Social Acceptance of Elective Cosmetic Surgery

Social Acceptance of Elective Cosmetic Surgery:

A dangerous addiction to perfection

Reconstructive surgery has its uses, such as restoring the face or body of someone disfigured in a car crash or other accident, or helping someone with genuine physical limitations (such as a harelip) which can have major negative medical and social consequences. However, the majority of reconstructive or plastic surgery is performed for purely cosmetic purposes in the United States. At best, its availability and acceptability puts people at needless physical risk; at worst, it subjects patients to needless dangers and even disfigures them. The pursuit of perfection has dangerous medical, economic, and social consequences.

There is no question that the use of cosmetic surgical procedures (and nonsurgical cosmetic procedures such as Botox) is increasing. According to Haas (et al. 2007), “approximately 11.7 million cosmetic surgical and nonsurgical procedures were performed and Americans spent $13.2 billion on these procedures, an astounding 457% increase since 1997” (Haas 2007). Although the industry often portrays this as an empowering decision of women to exercise control over their bodies and the aging process (and the majority of patients remain women), the motivation for cosmetic surgery has been linked to low self-esteem and body dysmorphic disorder in personality surveys of patients (Haas 2007). One follow-up study of plastic surgery patients found that patients had higher anxiety scores than those in a control group and higher rates of social phobia (Newell 2007).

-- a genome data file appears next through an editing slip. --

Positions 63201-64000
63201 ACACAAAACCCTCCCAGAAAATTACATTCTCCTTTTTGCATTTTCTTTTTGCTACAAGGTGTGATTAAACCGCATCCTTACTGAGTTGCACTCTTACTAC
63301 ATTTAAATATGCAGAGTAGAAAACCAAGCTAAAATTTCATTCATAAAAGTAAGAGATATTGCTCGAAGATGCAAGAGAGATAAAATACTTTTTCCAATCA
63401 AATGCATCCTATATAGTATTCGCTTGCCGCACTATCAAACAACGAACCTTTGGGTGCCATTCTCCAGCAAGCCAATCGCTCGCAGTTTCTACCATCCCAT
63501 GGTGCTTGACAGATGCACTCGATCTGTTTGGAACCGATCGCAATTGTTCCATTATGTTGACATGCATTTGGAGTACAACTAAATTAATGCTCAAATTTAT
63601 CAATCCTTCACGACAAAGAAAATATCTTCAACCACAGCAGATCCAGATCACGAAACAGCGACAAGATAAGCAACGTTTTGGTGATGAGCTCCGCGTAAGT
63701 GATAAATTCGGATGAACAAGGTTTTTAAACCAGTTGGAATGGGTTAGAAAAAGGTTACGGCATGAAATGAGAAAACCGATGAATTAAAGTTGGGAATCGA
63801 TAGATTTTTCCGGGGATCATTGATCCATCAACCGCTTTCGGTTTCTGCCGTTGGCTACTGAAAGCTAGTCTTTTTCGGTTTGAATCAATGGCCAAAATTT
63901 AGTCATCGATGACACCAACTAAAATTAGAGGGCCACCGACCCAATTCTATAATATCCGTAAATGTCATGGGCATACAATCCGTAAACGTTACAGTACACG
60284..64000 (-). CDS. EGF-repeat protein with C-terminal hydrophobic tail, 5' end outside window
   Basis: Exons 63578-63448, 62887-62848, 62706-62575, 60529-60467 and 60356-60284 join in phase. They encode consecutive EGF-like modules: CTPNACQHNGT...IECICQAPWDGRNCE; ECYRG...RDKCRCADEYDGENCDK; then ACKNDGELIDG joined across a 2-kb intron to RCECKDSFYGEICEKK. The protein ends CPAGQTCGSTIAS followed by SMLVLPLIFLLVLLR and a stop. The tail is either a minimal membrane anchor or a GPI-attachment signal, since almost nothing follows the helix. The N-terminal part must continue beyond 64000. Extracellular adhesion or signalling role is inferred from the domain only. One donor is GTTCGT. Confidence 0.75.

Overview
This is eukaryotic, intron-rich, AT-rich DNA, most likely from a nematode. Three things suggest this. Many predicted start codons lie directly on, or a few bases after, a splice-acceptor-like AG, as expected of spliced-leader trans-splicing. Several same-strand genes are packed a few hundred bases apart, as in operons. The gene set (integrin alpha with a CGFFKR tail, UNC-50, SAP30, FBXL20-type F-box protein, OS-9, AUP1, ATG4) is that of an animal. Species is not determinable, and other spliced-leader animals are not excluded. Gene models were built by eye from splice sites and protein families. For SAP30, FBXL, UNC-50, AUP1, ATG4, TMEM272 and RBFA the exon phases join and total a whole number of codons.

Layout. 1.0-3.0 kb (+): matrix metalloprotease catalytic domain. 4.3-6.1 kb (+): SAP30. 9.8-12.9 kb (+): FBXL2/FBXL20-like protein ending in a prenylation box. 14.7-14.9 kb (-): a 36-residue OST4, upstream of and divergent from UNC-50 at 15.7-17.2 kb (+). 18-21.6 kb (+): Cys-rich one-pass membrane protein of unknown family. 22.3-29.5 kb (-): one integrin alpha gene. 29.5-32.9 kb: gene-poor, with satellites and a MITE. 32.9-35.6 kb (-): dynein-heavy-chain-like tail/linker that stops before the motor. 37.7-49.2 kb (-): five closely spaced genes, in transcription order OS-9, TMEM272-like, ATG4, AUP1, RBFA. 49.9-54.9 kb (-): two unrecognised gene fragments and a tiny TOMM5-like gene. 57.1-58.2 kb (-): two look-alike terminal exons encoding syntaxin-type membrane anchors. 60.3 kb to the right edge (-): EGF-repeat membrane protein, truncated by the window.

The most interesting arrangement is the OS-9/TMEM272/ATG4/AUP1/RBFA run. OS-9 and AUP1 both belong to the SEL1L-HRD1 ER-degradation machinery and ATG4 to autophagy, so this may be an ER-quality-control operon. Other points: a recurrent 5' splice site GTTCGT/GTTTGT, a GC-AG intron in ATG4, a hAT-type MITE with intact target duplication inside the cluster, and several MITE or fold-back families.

Plastic surgery has an old history. “Written evidence cites medical treatment for facial injuries more than 4,000 years ago. Physicians in ancient India were utilizing skin grafts for reconstructive work as early as 800 B.C.”(“History of plastic surgery,” ASPS: The Early Years). But the techniques used in modern plastic surgery did not gain common currency until the first and second world wars, in which the physical damage and destruction done to the faces of people in warfare required the need for such techniques. Ironically, a surgery born to ‘normalize’ people and help them transition back to peacetime became a way for otherwise unscathed people to seek physical perfection. By the 1990s and 2000, plastic surgery was becoming common, even being performed in off-site facilities. Botox parties, where the facial line-relaxing drug would be administered in-house, became increasingly common. “Following the FDA’s approval of Botox in 2002, ASPS members performed an average of 1.1 million such injections a year through 2006” (“History of plastic surgery,” ASPS: 2000s).

Cosmetic surgery at first was something kept under wraps, but as celebrities such as Joan Rivers and Phyllis Diller grew more open about their use of the procedures, combined with the proliferation of images of women with clearly surgically-enhanced features, the acceptance of having an ‘altered’ body grew even more common. In fact, users of plastic surgery even gained celebrity status. Fifty-one-year-old mother Sarah Burge, for example, grew famous for becoming a talk show regular as the ‘Human Barbie,’ based solely on the number of elective cosmetic procedures she had undergone. Burge “holds the Guinness World Record for undergoing the most plastic surgeries” (Duerson 2012). Rather than condemned, Burge is praised for her pursuit of her goal of ‘perfection,’ as if this is something laudable, like climbing a mountain or making a scientific discovery. Shows such as Nip/Tuck also created the impression that plastic surgery was part of a ‘normal’ response to human aging or imperfection.